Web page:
- Liang Kaiyu, 30, created his own prosthetic leg and then modified it by adding LED lights, shock absorbers and a self-charging interface.
- “It’s 2022, and I can finally wear an artificial leg that I made myself. Although it looks a bit ugly, it is unique and meaningful to me,” Liang, a former industry equipment designer who earned the nickname “Iron Leg Man,” said in a viral Douyin post.
- Liang lost his left leg following a work-related injury in January 2020. Before finding the motivation to make his artificial limb, his life was “like riding a roller coaster.”
- To help inspire others like him, Liang shared his designs online so that prosthetic manufacturers and other amputees can improve their artificial limbs.
A Chinese amputee who earned the nickname “Iron Leg Man” has shared the designs of his customized high-tech prosthetic leg so that other amputees can improve their artificial limbs.
Lawyers are making last-resort efforts to save a mentally impaired Malaysian man from being hanged in Singapore for drug charges next week.
What’s happening: Nagaenthran Dharmalingam, 33, is scheduled to face execution by hanging on Nov. 10, and his lawyers are now planning to make a final appeal this week to save him, according to The Sydney Morning Herald.
On Tuesday, diners from all walks of life flocked to Dignity Kitchen, an eatery in Boon Keng, Singapore, to show their support as the business struggles to attract diners amid the COVID-19 pandemic.
Call for help: Dignity Kitchen, a restaurant which aims to employ people with disabilities, posted a series of pictures showing their empty food court on Monday, according to AsiaOne. “Once again empty tables at Dignity Kitchen,” the establishment said in the caption.
Customers are flocking to a specialty café in Shanghai for its forward-thinking business model that provides employment to disabled employees.
This article was originally published on Shuttlers.
Meet Tim Wong Chun-yim, a 30-year-old professional disabled badminton player who is now preparing to compete at the 2020 Summer Paralympics in Tokyo, Japan.
A 3-year-old boy in eastern China reunited with his lost hearing aid after a successful city-wide search.
The child from Zhengzhou, Henan province in China, lost his cochlear implant while shopping with his family on Oct. 21, China News reported.
This painter from China is proving to everyone that you don’t need hands to create amazing works of art — just pure dedication to master your craft.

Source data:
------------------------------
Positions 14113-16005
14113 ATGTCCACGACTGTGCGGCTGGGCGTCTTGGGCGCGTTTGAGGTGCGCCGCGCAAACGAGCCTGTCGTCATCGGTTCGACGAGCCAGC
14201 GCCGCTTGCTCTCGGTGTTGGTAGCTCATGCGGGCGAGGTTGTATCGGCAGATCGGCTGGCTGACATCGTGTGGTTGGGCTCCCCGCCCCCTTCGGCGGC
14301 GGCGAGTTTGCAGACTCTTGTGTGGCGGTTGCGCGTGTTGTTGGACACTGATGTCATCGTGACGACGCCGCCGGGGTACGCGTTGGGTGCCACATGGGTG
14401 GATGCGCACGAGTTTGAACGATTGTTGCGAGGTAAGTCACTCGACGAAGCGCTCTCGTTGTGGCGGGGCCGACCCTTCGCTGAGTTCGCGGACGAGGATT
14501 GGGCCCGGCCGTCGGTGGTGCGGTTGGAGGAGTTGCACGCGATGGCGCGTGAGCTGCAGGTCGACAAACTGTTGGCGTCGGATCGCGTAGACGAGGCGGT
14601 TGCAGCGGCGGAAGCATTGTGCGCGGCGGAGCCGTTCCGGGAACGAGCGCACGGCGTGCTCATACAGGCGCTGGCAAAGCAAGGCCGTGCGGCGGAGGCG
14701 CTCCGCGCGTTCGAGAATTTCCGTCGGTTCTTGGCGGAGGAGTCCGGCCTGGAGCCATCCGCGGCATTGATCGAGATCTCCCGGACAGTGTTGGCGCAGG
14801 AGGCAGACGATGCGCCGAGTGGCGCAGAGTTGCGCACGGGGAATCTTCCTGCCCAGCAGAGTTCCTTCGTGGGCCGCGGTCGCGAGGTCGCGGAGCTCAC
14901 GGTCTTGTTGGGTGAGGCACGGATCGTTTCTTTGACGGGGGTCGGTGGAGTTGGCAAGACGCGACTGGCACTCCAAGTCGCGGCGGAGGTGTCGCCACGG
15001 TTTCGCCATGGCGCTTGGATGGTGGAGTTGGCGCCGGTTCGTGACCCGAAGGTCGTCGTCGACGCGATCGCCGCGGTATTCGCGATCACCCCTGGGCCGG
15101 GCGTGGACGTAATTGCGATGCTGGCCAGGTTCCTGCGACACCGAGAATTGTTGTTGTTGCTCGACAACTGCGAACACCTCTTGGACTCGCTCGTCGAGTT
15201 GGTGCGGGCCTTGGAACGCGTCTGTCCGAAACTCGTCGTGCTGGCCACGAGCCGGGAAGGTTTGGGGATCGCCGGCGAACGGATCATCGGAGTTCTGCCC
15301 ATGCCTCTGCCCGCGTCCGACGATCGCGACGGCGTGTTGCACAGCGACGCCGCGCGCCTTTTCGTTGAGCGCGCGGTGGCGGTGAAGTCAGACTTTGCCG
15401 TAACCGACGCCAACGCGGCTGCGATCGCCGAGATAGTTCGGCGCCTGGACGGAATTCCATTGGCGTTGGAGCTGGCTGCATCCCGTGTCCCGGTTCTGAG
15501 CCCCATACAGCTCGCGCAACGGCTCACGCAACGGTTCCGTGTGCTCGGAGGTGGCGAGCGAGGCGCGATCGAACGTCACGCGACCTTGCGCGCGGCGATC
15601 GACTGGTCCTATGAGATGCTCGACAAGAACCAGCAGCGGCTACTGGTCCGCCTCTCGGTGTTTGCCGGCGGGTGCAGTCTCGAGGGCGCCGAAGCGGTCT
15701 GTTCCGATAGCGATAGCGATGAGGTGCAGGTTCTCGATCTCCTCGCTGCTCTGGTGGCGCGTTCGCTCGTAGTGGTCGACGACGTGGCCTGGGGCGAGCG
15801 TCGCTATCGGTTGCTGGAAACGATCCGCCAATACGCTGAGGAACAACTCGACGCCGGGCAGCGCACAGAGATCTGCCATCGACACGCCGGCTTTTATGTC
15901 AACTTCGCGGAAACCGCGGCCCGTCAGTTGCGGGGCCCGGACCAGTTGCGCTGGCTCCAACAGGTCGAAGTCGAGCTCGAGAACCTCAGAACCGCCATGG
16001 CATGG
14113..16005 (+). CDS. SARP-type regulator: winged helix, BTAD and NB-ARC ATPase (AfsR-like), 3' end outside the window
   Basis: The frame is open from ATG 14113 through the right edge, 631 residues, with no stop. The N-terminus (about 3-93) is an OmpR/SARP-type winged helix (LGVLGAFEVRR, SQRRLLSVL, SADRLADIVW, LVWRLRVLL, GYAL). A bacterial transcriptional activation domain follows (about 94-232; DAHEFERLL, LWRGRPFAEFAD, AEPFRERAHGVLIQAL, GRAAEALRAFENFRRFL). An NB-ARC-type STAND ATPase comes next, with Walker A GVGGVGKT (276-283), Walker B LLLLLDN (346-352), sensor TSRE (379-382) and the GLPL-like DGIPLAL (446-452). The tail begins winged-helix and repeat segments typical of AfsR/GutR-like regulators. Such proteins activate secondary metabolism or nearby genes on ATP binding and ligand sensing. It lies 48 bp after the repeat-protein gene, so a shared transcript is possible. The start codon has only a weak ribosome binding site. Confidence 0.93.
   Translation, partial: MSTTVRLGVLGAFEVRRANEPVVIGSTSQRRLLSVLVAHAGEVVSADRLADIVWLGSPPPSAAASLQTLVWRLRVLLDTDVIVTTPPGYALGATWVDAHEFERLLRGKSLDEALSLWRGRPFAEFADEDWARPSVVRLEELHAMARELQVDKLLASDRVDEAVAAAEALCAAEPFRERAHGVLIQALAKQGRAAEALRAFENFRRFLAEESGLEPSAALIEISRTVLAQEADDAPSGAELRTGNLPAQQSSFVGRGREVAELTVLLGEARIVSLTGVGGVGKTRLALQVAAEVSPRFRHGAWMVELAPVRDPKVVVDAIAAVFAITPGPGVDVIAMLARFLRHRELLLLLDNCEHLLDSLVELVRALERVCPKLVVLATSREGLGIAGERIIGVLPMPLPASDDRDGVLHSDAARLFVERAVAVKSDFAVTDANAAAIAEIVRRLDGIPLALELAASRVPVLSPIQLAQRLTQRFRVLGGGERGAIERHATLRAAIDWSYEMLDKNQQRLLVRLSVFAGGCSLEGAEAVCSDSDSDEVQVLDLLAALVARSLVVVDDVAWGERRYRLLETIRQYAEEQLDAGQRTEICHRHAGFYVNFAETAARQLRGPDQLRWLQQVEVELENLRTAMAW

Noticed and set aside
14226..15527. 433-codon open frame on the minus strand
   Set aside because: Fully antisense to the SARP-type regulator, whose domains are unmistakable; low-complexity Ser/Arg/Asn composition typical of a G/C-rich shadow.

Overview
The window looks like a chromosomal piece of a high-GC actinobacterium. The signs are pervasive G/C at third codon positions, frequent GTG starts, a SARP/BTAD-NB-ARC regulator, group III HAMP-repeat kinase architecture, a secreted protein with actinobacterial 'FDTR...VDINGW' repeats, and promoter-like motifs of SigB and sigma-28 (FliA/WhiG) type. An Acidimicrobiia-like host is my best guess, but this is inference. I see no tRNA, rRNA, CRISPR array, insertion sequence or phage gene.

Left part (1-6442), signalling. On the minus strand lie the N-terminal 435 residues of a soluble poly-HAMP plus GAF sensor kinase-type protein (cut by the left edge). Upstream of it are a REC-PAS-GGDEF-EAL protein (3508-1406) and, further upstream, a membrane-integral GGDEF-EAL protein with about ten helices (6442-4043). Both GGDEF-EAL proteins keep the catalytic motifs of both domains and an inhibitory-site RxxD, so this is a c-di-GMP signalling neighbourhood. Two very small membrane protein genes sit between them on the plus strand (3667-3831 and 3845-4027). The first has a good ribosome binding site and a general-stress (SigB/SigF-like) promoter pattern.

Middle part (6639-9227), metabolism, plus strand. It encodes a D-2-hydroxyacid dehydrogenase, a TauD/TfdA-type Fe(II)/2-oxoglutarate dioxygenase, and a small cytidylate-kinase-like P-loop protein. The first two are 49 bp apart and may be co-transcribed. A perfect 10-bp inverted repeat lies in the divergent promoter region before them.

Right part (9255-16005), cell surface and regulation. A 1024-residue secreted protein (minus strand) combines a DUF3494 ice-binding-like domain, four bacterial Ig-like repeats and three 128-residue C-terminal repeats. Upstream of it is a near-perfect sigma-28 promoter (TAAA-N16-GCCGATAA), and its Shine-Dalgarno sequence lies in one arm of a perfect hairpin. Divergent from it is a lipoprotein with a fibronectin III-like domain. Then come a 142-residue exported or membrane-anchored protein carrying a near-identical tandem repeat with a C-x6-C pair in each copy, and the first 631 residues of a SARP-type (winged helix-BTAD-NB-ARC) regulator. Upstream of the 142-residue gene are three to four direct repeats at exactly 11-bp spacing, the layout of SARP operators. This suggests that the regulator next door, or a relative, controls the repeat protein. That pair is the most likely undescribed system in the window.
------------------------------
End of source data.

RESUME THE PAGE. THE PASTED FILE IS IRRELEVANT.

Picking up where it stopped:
The unnamed artist doesn’t have hands, but despite this predicament, he still managed to find a way to paint – well, two ways – as can be seen in a video posted by Shanghaiist on FaceBook.
While some people may take up cosplaying as a hobby or to express their artistic side, others join the lifestyle as a way to regain their confidence, like artist and gamer Asta Young.
Standing at just 4’5″, Young, a 25-year-old cosplayer from Arizona, had a pretty rough experience growing up, as she was always made to feel different by people around her — particularly by her peers from school.
China’s Silent Beverage bubble tea shop is garnering interest from locals in Guiyang due to its unique premise of exclusively hiring employees with hearing impairment.
Except for one cashier who doesn’t have a disability, Silent Beverage’s staff only communicate with each other through the use of sign language.
Yusuke Terada, a 27-year-old office worker and Tokyo resident bound to a wheelchair, is now seeing more of his country after launching a campaign called “Helpush” with his university classmates. The project’s goal is to see Terada travel through the country with the assistance of good Samaritans who push him along his journey, fostering “a society where people readily help one another” according to the Japan Times.
A Subway sandwich outlet in New York has issued an apology after it received criticism for reportedly turning away a blind customer just because he brought his guide dog.
The customer, a local musician named Milton Kuna, told NBC NY that he was with his seeing-eye dog Nash when he visited the sandwich restaurant’s shop on North Main Street in New City, New York on Monday night. He claimed that he was turned away by the store’s staff who told him that dogs of any kind weren’t allowed.
Despite being legally blind, this Google employee commutes to work each day from New Jersey to his office in the Chelsea neighborhood of New York City. Jack Chen, Google’s legal counsel, makes his way through two train stations, the subway and the chaotic sidewalks of Manhattan to get to his office.
Chen told Bloomberg in an interview: